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‘We Are Coming After You’ – Govt Warns ‘Cell Phone’ Farmers

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By Anna Chibamu recently in Mhangura


RESETTLED farmers not fully utilising their land have been told to surrender their properties or risk losing the farms to other deserving and productive citizens.

The latest threats were issued by Mashonaland West provincial minister Mary Mliswa-Chikoka Thursday while touring Mucherengi and Summerhill farms in Mhangura.

The minister said it was time for non-productive farmers to immediately surrender their farms or risk being kicked out of the land.

She said government would usher in new productive farmers as farming was a business venture unsuitable for “cell phone farmers”.

Cell phone farmers is a term coined in Zimbabwe to refer to farmers who are in the habit of managing their farming projects through issuing instructions to workers on the ground using the electronic communication gadget from the comfort of their (farmers) homes in urban areas.

“There are a lot of people sitting on idle land. We cannot leave any land lying idle and having no productivity on that land. President Emmerson Mnangagwa is speaking of productivity, sustainability and profitability. So we are, therefore, supposed to put our plough on the soil to produce,” she said.

“We are aware there are a lot of people with idle land they are hiding. We are coming after you. We cannot afford it in this day and age. If you know that you cannot manage the land you have, give it up.”

The government embarked on a controversial land reform programme in the early 2000s, which benefitted millions of black Zimbabweans after the removal of white farmers.

However, the programme has seen Zimbabwe relying on food imports, and donor support as the majority of the resettled farmers have been unable to fully utilise their land due to lack of resources and finances, coupled with recurrent droughts.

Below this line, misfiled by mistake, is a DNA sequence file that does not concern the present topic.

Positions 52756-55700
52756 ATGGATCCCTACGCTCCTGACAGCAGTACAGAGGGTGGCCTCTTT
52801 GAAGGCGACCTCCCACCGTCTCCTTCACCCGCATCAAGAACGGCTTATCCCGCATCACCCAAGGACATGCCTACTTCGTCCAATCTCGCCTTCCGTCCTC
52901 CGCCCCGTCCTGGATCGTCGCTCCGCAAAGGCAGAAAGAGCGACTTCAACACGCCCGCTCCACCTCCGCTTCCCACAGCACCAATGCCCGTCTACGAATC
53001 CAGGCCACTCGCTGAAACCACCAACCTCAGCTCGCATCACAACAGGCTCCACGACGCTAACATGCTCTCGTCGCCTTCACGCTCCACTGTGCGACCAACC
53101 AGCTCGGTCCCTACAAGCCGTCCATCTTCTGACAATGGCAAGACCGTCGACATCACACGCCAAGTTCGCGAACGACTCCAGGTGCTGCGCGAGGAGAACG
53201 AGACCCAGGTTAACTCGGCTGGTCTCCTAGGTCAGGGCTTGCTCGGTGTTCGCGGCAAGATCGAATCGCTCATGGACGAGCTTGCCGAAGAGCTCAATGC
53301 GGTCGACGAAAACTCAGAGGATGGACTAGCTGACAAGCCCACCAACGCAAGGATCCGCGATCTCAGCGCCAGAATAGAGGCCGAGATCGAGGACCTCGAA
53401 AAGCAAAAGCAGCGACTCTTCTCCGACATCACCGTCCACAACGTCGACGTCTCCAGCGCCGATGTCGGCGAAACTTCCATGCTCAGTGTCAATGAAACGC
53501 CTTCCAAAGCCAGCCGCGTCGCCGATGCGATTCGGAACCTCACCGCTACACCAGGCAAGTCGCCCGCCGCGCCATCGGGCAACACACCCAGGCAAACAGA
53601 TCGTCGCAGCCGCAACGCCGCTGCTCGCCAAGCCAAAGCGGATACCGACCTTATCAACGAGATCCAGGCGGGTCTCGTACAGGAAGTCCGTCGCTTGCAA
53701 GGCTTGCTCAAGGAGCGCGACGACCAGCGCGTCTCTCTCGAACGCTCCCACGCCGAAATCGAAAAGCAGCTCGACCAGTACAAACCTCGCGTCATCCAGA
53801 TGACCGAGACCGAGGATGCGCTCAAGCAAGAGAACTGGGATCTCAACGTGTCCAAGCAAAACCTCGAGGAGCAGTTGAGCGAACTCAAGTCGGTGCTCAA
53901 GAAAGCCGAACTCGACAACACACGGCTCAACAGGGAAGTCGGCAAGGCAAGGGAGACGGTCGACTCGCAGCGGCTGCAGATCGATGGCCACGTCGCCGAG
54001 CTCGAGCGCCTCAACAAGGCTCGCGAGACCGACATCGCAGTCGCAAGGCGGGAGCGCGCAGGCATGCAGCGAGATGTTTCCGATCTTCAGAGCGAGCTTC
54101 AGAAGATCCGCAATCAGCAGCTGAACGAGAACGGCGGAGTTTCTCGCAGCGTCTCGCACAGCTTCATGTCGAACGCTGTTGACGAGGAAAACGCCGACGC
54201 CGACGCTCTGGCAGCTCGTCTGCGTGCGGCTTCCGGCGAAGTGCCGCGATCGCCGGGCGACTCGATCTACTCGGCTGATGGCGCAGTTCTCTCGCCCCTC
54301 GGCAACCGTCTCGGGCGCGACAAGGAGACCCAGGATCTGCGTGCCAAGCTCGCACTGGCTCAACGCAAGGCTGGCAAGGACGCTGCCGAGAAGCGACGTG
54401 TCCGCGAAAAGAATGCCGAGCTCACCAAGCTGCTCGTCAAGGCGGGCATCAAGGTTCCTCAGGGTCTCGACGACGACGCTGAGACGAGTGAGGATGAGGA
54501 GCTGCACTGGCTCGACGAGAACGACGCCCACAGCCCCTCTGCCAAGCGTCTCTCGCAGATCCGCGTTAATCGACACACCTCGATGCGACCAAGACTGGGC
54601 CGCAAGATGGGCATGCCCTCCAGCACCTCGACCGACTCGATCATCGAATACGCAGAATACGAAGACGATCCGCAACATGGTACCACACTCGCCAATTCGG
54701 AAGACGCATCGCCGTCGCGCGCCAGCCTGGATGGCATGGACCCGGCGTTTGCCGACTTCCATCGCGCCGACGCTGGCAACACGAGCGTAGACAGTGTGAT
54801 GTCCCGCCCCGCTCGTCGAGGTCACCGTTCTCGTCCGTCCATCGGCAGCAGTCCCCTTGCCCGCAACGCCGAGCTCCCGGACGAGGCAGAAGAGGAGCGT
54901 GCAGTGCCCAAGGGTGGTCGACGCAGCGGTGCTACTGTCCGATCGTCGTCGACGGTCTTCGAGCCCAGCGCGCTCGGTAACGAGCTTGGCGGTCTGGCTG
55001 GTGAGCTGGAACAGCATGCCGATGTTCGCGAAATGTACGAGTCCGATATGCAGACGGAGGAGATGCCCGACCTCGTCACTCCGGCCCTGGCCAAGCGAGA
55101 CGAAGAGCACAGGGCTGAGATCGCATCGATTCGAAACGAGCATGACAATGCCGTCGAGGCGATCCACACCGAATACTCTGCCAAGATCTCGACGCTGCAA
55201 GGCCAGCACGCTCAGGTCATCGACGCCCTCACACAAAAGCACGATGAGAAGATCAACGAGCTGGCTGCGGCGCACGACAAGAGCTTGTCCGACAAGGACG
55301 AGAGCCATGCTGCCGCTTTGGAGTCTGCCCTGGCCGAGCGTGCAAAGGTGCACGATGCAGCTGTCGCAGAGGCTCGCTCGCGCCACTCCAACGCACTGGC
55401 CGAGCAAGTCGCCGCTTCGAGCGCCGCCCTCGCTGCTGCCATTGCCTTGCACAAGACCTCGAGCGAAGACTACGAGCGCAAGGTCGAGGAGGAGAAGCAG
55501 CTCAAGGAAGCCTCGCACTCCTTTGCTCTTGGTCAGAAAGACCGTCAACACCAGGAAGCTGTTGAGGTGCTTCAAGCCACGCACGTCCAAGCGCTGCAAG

Also on tour of the two farms with Mliswa-Chikoka was the Minister of State in the Office of the President and Cabinet in charge of special agriculture-related programmes, David Marapira.

He also concurred with Mliswa-Chikoka and urged non-productive farmers to immediately surrender their farms.

“You are free to come to the governor’s (provincial minister) office and give up the land and remain with what you can manage so that everyone benefits. This is so because many people are clinging to land that they are not able to use,” said Marapira.

“We as government, we no longer tolerate that. Some are absentee farmers staying in Harare. Stay at your farm.”

Mliswa-Chikoka told guests at the two farms that farming was a “huge business”, and not suitable for “cell phone farmers”.

“We are saying, farming is now a form huge business. So, be there on the farm always. Show a keen interest in this type of business. Please do not label us as a cruel government when we come for you because all we want is productivity in the province and Zimbabwe at large.”

According to the resident minister, most resettled farmers in Mashonaland West had resorted to timber plantations, which are of no benefit to an ordinary food consumer.

“Some of you are putting gumtree plantations. Do we consume gum trees? Why are you having those gum trees? We will relocate you if you cannot use water bodies on your farms. Please tell others who are not here about this new development,” she said.

Meanwhile, Lands Minister Anxious Masuka has issued a notice of intention to withdraw land offers to six beneficiaries in Zvimba district also in Mashonaland West province for failing to take up the offers.

“Notice is hereby given that the Minister of Lands…intends to withdraw the offer of land made to the following beneficiaries; Noko. I, Chikara. T, Mandere. A, Ravenewako, Matibiri. Z, and Musimurimwa. T,” Masuka’s notice reads in part.

He gave the reason for the seizures as; “not take up”.

“The above-listed beneficiaries are invited to make any representations they may have on this matter in writing.”